For the show, Zinsser created new work in response to abstract expressionsit painter Theodoros Stamos. Commenting on the process Zinsser notes that half of the challenge was "[a]pproaching how we create these romantic mythologies with these artists. But the other half is: What was it that launched our own painting out of the issues of abstract expressionism? For me, it always means making paintings that are event-driven, something where you’re looking for an image that will emerge out of the painting process itself. Also, materiality. Or moving things into large scale. So all of those are specific painting issues carrying directly over... I wasn’t looking at the specific paintings that were going to be in the show when I painted my paintings. I had more of my own idea of what a Stamos painting looked like. I mean I had looked at catalogues and monographs and so forth. But it was more an imagined idea of what they looked like. So it was surprising that when they actually came together, they did have these very specific resonating compositional and color relationships. Which is great. It really made it much more a present-tense open thought-inquiry that makes you re-see Stamos in a surprising way. I hope."
Vincent Romaniello photoblogs the exhibition Flight from Nature: The Abstract as Ideal at the National Arts Club, New York, on view through May 31, 2013.
The show features work by Andrea Belag, Paul D'Agostino, Danielle Dimston, Stephen Ellis, Molly Herman, David Hixon, Nicolas Holiber, Catherine Howe, Bill Jensen, Margrit Lewczuk, Riad Miah, John Newman, Fran O'Neill, Jamie Powell, Ben Pritchard, Bill Scott, Stephen Westfall, Karen Wisniewska, and John Zinsser.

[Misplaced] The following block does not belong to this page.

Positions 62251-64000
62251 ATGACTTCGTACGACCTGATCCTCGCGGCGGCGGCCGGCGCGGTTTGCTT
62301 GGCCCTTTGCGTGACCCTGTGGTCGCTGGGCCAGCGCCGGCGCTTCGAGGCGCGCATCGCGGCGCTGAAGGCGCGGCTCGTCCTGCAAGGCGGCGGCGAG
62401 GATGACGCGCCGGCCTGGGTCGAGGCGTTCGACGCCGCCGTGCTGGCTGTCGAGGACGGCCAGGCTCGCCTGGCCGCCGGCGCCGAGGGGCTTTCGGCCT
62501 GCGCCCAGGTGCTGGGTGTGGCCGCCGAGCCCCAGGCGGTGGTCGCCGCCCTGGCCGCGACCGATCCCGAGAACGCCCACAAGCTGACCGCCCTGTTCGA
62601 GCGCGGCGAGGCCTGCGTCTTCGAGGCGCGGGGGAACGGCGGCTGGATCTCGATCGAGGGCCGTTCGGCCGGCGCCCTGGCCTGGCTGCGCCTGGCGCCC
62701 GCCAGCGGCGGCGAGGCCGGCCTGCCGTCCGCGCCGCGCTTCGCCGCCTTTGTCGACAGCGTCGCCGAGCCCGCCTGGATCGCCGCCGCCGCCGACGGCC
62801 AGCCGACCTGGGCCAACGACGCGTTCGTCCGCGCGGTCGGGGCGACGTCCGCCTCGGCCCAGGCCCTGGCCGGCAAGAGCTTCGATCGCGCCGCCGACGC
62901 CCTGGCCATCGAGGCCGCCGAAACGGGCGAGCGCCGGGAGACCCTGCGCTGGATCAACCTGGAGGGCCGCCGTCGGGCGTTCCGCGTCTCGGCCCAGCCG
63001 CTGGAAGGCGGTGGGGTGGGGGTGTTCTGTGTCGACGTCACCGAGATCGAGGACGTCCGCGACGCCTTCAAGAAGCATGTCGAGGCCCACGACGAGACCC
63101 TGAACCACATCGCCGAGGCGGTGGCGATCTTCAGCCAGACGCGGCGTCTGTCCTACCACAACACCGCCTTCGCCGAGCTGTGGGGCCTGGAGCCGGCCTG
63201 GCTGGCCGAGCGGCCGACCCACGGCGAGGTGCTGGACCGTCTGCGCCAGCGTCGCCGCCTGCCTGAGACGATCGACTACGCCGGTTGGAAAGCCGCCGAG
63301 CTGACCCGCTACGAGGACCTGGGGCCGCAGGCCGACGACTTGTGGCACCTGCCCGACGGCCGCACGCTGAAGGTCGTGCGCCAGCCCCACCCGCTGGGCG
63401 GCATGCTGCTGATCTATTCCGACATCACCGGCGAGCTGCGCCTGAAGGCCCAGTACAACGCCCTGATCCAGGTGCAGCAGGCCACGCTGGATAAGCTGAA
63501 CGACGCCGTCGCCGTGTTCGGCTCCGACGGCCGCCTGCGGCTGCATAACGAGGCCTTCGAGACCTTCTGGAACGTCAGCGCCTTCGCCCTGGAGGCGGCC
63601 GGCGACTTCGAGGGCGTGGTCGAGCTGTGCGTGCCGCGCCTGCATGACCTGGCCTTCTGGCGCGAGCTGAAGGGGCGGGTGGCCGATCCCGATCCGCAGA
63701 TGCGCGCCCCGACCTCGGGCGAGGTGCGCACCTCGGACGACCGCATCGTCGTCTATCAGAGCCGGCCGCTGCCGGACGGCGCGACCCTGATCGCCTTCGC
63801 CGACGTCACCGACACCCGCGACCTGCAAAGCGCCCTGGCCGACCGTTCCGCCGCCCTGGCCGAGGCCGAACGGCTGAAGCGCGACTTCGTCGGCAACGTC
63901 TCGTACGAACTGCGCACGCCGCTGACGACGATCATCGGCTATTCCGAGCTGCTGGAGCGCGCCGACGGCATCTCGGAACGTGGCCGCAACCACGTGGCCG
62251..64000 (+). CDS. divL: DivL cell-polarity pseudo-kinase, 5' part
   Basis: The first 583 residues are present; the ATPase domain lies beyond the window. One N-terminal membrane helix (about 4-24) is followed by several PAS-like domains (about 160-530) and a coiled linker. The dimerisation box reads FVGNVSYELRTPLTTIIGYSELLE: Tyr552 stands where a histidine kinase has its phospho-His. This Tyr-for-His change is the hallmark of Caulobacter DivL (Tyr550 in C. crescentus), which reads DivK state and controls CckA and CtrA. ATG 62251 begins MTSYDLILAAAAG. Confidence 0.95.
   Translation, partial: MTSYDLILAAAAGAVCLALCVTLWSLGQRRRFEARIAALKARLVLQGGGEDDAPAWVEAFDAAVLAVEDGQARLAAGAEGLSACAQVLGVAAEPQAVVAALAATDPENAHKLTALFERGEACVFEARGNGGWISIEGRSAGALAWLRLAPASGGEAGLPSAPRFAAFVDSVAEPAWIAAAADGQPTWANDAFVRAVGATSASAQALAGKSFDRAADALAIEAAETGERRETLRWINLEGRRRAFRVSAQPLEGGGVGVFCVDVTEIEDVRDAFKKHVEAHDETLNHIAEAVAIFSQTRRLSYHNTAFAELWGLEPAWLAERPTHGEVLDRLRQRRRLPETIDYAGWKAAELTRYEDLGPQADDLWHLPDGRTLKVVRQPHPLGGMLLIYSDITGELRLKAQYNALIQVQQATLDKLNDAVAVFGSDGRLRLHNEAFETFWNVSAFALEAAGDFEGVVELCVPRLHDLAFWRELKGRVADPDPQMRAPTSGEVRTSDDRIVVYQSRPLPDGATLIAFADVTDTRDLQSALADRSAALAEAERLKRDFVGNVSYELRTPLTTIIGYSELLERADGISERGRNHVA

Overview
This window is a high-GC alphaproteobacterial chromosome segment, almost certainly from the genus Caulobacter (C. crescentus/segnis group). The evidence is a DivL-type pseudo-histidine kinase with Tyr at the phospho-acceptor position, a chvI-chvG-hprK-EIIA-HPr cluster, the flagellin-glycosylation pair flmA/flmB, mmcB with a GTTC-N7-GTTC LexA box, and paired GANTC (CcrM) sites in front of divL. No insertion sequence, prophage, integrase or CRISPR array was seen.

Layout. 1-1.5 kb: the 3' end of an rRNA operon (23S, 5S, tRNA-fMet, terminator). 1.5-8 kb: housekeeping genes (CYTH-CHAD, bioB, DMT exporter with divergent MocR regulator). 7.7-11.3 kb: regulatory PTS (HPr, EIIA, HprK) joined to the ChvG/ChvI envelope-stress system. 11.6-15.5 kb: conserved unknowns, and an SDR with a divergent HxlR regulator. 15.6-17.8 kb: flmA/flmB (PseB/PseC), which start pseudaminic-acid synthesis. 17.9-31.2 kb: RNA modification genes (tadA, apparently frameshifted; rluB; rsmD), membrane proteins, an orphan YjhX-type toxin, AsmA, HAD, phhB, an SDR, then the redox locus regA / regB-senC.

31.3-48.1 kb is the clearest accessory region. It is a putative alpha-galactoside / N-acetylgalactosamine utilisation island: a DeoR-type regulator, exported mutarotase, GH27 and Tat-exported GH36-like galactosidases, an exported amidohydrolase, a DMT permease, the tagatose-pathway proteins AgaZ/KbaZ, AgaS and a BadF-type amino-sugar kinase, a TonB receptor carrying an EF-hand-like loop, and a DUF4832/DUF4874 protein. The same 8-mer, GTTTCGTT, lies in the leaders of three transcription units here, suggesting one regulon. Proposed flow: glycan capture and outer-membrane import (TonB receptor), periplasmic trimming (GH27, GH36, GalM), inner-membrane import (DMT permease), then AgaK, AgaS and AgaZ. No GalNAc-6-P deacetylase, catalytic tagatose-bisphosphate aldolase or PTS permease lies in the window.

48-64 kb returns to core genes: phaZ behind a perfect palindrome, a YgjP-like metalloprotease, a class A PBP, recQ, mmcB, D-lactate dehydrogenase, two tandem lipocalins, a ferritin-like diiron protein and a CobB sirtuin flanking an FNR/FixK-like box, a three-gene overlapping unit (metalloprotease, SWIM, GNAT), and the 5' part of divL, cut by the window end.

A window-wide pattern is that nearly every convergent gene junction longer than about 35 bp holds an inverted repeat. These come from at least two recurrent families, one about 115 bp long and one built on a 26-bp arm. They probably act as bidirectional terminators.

Discussing the documentary in a recent article in NYArts Magazine Collins noted: "I began with a person whom I already knew: Joseph Marioni, a painter perpetuating the High Modernist tradition of his predecessors. Once I talked with him, I came away with many ideas that multiplied. Though De Antonio was already well acquainted with his group of participants, I would be learning about mine for the first time while filming, which is an experience I have come to enjoy. There's nothing like sitting with someone and hearing the story of his or her life firsthand."
In his introduction Belz writes: "Monochrome spawned no school or movement following its appearance in the early 1960s, but it has nonetheless remained a presence in the art of our time, its directness and simplicity periodically offering respite within a culture drenched increasingly by spectacle, while at the same time demonstrating anew abstraction’s capacity to secure meaning, even when self-imposed limits seemingly reduce its options to degree zero. In varying measures, its appeal has all along been visual and conceptual, a matter of body and mind together accounting for its integrity as art."
Edited by artist Brett Baker, Painters' Table highlights writing from the painting blogosphere as it is published and serves as a platform for exploring blogs that focus primarily on the subject of painting.